Science: Asteroid hunters want to launch private telescope
In a bold plan unveiled Thursday, the group wants to launch its own space telescope to spot and track small and mid-sized space rocks capable of wiping out a city or continent. With that information, they could sound early warnings if a rogue asteroid appeared headed toward our planet.
Asteroids are leftovers from the formation of the solar system some 4.5 billion years ago. Most reside in the asteroid belt between Mars and Jupiter but some get nudged into Earth's neighborhood.
But the group thinks more attention should be paid to the estimated half a million smaller asteroids similar in size to the one that exploded over Siberia in 1908 and leveled more than 800 square miles of forest.
Added former Apollo 9 astronaut Rusty Schweickart: "The current priority really needs to be toward finding all of those asteroids which can do real damage if they hit or when they hit. It's not a matter of if; it's really a matter of when."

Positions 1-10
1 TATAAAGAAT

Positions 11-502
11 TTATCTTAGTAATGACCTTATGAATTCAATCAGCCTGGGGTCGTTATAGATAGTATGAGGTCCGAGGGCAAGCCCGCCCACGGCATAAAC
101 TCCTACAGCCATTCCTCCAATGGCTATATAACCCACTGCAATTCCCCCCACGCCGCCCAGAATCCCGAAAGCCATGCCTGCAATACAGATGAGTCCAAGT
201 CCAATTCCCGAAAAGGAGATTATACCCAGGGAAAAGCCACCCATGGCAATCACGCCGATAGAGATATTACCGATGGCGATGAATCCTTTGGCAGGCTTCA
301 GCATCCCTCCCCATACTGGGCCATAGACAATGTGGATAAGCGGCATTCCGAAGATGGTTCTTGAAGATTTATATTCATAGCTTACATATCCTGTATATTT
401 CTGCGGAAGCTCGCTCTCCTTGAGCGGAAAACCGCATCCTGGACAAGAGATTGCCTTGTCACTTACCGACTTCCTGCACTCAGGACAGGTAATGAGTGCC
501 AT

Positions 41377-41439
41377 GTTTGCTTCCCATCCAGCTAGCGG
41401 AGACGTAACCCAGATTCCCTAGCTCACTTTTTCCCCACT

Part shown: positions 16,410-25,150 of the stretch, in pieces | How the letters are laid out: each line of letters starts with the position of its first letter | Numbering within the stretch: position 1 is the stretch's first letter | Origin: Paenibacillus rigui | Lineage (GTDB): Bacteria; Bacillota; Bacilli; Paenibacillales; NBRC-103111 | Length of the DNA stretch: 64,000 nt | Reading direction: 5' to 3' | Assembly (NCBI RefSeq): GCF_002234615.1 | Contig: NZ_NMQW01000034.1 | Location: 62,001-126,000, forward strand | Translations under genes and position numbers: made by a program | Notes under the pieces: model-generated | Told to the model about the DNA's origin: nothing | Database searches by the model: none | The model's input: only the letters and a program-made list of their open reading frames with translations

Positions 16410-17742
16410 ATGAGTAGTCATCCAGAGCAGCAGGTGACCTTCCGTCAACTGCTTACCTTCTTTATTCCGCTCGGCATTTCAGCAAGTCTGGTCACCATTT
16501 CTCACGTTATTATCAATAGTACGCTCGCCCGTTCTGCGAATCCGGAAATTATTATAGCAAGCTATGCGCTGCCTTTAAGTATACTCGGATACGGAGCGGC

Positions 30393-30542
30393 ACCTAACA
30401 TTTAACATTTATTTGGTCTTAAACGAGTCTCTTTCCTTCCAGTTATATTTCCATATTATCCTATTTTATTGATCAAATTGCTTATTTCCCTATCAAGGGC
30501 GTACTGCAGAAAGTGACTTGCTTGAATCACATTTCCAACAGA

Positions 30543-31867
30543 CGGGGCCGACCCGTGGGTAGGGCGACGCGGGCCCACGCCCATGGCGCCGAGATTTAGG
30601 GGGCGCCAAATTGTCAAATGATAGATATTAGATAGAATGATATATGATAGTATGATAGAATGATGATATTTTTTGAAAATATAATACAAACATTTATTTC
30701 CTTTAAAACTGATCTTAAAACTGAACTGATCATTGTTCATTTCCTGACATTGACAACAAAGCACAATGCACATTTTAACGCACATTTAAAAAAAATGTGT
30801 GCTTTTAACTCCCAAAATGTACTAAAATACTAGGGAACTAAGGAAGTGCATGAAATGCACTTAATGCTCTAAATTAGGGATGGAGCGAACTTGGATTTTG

Asteroids are getting attention lately. NASA nixed a return to the moon in favor of a manned landing on an asteroid. Last month, Planetary Resources Inc., a company founded by space entrepreneurs, announced plans to extract precious metals from asteroids within a decade.
Since its birth, the Mountain View, Calif.-based B612 Foundation has focused on finding ways to deflect an incoming asteroid. Ideas studied include sending an intercepting spacecraft to aiming a nuclear bomb, but none have been tested.